LinkedIn is the way recruiters do business. Seriously, things have changed drastically over the last decade and today employers are adjusting to the “new normal”. We hear that a lot now, “the new normal”. We now live in a world of virtual meetings, job fairs, and interviews. It’s true. You might even get invited to a virtual interview directly from your LinkedIn.
No matter if you are unemployed, underemployed, or just looking for a change having a solid LinkedIn profile is essential to your success. Here are five essential guidelines to follow so your LinkedIn profile is recruiter ready.
Your LinkedIn Profile is Your Resume
Yes. Identical. Starting an interview with an employer who begins by asking you why there are differences between the resume they are holding and your LinkedIn profile is an awkward but completely preventable situation. Accurate descriptions of what happened in your career and when are key to help you land that new job. Honesty is the best policy. List your accomplishments in the correct order. Spend quality time making sure you can speak confidently about your profile/experience in detail. Be ready to explain the: what, when, where, and why.
Your Summary is Your Story
Your LinkedIn summary is the first thing recruiters and networkers read about you. It’s shocking how many people still leave this field empty on their LinkedIn profile. Don’t just use your summary to list your skills. Communicate why those skills matter and how they positively impact your co-workers. Spend some quality time writing a profound summary and expect to write a few drafts before you can explain your true value in your summary story. Don’t be afraid to ask those who you work closely with to review and give feedback. This is your personal brand and it is absolutely crucial to your success on LinkedIn.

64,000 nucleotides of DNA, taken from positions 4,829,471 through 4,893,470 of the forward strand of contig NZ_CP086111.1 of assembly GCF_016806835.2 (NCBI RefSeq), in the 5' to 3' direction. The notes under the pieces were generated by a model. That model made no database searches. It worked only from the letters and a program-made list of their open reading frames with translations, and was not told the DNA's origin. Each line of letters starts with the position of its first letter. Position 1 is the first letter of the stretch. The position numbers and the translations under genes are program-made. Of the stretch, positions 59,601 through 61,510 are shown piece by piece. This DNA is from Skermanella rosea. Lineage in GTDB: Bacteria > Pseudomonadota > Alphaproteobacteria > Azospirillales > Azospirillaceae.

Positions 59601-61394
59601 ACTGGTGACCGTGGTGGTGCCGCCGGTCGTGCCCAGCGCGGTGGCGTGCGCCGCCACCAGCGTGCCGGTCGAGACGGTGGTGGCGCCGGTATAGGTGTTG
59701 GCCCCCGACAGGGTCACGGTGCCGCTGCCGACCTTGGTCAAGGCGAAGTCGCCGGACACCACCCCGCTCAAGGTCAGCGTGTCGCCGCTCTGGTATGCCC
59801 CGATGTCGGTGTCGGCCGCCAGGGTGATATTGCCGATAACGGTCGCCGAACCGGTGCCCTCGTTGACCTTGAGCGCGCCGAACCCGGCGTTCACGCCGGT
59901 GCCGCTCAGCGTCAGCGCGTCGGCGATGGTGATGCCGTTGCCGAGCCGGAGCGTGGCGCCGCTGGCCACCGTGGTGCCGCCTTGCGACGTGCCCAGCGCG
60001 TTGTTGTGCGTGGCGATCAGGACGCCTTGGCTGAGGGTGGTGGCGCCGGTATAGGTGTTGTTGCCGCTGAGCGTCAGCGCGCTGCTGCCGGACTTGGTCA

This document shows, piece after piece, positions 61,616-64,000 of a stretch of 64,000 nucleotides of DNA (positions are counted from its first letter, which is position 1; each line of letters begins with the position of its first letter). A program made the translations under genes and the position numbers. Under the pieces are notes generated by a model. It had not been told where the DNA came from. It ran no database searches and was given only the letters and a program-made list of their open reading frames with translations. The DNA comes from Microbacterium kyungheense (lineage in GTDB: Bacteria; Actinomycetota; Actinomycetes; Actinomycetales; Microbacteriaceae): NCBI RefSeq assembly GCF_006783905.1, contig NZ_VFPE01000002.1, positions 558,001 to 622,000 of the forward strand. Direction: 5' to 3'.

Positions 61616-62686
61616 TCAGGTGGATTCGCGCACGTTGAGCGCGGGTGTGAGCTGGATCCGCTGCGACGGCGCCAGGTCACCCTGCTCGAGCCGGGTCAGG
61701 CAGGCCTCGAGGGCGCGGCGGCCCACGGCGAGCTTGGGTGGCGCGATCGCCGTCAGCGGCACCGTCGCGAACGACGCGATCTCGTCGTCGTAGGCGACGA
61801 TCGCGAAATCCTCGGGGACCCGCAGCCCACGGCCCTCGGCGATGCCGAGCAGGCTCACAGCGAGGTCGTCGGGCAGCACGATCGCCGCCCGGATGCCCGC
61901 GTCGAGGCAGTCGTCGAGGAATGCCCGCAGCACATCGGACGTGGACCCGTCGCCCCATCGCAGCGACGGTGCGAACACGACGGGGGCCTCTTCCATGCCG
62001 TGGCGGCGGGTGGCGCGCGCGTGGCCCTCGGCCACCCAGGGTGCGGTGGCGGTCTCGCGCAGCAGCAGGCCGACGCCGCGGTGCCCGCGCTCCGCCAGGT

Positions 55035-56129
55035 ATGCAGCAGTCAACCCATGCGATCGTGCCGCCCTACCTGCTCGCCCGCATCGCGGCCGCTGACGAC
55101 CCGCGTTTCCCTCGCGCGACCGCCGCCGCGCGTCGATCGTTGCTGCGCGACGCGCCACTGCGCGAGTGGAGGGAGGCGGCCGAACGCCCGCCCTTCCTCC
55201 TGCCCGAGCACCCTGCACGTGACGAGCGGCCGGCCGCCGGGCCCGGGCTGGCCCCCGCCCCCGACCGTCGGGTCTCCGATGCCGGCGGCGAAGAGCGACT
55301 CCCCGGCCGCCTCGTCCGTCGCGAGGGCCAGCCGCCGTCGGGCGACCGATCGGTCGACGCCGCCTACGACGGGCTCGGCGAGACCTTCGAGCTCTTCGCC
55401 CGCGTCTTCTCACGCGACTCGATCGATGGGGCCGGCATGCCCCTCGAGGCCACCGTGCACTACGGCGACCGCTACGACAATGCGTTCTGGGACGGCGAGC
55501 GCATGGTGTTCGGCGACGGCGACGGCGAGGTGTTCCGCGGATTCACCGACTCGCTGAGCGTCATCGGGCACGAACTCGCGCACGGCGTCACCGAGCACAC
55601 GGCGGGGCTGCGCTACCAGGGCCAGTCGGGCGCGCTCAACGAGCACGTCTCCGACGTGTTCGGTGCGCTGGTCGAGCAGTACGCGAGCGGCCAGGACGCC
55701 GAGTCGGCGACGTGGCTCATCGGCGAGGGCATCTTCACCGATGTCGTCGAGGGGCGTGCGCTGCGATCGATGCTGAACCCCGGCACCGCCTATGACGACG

Build Your Network
Growing your LinkedIn network is as easy as synching your profile with your email address book. By doing this you allow LinkedIn to suggest people you can potentially connect with. Finding relevant people to connect with can be a challenge, so it’s always best to begin building your network with people you communicate with on a regular basis. As your network grows make sure you are connecting with people for the right reasons. Carefully vet all of your new potential connections with quality vs. quantity in mind. The more quality connections you have the easier it is to network and possibly land that new dream job.
Share Relevant Content on Your LinkedIn Feed
So, you want to work for your local city government? Try sharing positive news articles about that city on your LinkedIn feed. It works. Search local news sites, chambers of commerce, and major search engines for positive content related to your city. Then share it along with a key takeaway or a thought provoking question, and you might get noticed by the people who have the power to hire you. Having a large network of connections on LinkedIn is great, but you need to take an active role in that network by posting relevant content that all your connections can see and engage with. In addition, keeping an eye on your LinkedIn feed is another way you can build content by simply re-sharing a post you feel has value.
Avoid Expressing Personal Opinions or Affiliations
Remember, be careful what you post as it could have a negative impact on your reputation among your connections. Work and volunteer experience, schooling, certifications, work- related awards, and anything else relevant to your professional image are recommended to share or discuss on LinkedIn. If it’s not something you would share with your co-workers, don’t share it!
LinkedIn is a tremendously powerful tool and is a great career resource when used effectively. For more assistance with your job search and for help creating a LinkedIn profile, visit www.MyCareerAdvisor.com or visit your neighborhood career center.